276e173b0846e24b704d41cf4fbb950bfa5d0f59c304827349f4cf5091be3327   k8s.gcr.io/pause-amd64:3.1
    

    In normal cases, you see all container ids from ps showing up in docker ps. If there is one you don't see, it's a stale container, and probably you will see a child process of the docker-containerd-shim process listening on the TCP port that is reporting as already in use.

    To verify this, execute netstat in the container's network namespace. Get the pid of any container process (so NOT docker-containerd-shim) for the Pod.

    From the above example:

    • 1283107 - pause
    • 1283169 - sh
    • 1283185 - sleep
    • 1283263 - nginx master
    • 1283282 - nginx worker
    # nsenter -t 1283107 --net netstat -anp
    Active Internet connections (servers and established)
    Proto Recv-Q Send-Q Local Address           Foreign Address         State       PID/Program name
    tcp        0      0 0.0.0.0:8080            0.0.0.0:*               LISTEN      1283263/nginx: mast
    Active UNIX domain sockets (servers and established)
    Proto RefCnt Flags       Type       State         I-Node   PID/Program name     Path
    unix  3      [ ]         STREAM     CONNECTED     3097406  1283263/nginx: mast
    unix  3      [ ]         STREAM     CONNECTED     3097405  1283263/nginx: mast
    
    gke-zonal-110-default-pool-fe00befa-n2hx ~ # nsenter -t 1283169 --net netstat -anp
    Active Internet connections (servers and established)
    Proto Recv-Q Send-Q Local Address           Foreign Address         State       PID/Program name
    tcp        0      0 0.0.0.0:8080            0.0.0.0:*               LISTEN      1283263/nginx: mast
    Active UNIX domain sockets (servers and established)
    Proto RefCnt Flags       Type       State         I-Node   PID/Program name     Path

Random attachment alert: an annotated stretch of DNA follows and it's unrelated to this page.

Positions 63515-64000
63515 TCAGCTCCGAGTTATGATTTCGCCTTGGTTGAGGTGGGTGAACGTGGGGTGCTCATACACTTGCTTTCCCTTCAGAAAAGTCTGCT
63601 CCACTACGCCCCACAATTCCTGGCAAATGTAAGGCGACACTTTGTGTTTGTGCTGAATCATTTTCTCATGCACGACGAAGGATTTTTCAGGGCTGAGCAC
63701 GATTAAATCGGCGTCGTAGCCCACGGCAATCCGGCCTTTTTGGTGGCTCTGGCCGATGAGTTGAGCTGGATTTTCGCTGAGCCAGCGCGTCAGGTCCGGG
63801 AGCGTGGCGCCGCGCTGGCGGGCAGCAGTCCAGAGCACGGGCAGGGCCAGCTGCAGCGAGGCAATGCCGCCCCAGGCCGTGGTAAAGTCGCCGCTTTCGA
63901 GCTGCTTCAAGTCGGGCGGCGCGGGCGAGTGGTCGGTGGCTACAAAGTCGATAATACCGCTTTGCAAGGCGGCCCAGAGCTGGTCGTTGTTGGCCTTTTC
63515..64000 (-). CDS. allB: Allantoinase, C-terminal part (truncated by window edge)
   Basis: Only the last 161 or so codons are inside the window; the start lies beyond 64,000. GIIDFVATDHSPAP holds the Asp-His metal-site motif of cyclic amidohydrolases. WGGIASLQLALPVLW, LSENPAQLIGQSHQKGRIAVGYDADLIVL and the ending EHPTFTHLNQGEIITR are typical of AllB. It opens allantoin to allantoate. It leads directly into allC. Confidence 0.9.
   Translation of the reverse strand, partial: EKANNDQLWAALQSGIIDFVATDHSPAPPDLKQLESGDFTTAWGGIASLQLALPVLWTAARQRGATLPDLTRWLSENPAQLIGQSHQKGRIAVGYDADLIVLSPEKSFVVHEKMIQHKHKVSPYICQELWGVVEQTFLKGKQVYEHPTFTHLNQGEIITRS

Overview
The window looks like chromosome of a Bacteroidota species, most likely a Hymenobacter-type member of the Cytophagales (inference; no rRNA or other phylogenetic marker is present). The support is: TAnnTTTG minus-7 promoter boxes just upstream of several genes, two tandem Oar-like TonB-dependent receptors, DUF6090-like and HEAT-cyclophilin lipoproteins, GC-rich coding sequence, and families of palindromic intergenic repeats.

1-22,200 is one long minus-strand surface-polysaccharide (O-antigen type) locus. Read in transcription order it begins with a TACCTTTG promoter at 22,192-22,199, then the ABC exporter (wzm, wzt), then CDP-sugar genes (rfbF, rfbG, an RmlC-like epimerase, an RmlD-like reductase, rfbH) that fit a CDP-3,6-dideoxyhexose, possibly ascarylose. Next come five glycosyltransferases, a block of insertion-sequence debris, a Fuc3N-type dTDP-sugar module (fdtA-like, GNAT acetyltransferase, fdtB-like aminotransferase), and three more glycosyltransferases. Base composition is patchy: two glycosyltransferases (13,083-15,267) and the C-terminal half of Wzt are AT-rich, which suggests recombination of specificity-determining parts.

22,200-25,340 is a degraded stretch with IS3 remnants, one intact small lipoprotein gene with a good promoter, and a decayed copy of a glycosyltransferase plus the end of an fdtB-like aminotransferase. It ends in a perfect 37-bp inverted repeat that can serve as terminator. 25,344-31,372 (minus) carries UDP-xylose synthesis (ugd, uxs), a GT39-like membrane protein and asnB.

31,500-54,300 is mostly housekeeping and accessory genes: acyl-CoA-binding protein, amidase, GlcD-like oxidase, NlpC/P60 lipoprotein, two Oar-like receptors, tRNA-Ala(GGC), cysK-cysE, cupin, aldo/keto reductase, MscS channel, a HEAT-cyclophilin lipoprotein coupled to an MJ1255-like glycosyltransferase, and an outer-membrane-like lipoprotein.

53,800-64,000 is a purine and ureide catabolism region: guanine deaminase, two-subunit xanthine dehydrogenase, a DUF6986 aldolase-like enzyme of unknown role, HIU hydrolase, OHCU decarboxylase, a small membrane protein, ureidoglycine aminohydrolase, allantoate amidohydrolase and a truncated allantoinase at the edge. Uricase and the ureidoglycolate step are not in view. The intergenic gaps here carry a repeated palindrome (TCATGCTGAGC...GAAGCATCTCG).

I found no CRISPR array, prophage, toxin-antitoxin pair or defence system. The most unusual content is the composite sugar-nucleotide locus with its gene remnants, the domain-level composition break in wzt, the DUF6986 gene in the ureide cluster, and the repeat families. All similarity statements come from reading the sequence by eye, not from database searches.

unix  3      [ ]         STREAM     CONNECTED     3097406  1283263/nginx: mast
    unix  3      [ ]         STREAM     CONNECTED     3097405  1283263/nginx: mast
    

    You can also execute netstat using ip netns, but you need to link the network namespace of the process manually, as Docker is not doing the link:

    # ln -s /proc/1283169/ns/net /var/run/netns/1283169
    gke-zonal-110-default-pool-fe00befa-n2hx ~ # ip netns list
    1283169 (id: 2)
    gke-zonal-110-default-pool-fe00befa-n2hx ~ # ip netns exec 1283169 netstat -anp
    Active Internet connections (servers and established)
    Proto Recv-Q Send-Q Local Address           Foreign Address         State       PID/Program name
    tcp        0      0 0.0.0.0:8080            0.0.0.0:*               LISTEN      1283263/nginx: mast
    Active UNIX domain sockets (servers and established)
    Proto RefCnt Flags       Type       State         I-Node   PID/Program name     Path
    unix  3      [ ]         STREAM     CONNECTED     3097406  1283263/nginx: mast
    unix  3      [ ]         STREAM     CONNECTED     3097405  1283263/nginx: mast
    gke-zonal-110-default-pool-fe00befa-n2hx ~ # rm /var/run/netns/1283169
    

Mitigation:

The short term mitigation is to identify stale processes by the method outlined above, and end the processes using the kill [PID] command.

Long term mitigation involves identifying why Docker is crashing and fixing that. Possible reasons include:

  • Zombie processes piling up, so running out of PID namespaces
  • Bug in docker
  • Resource pressure / OOM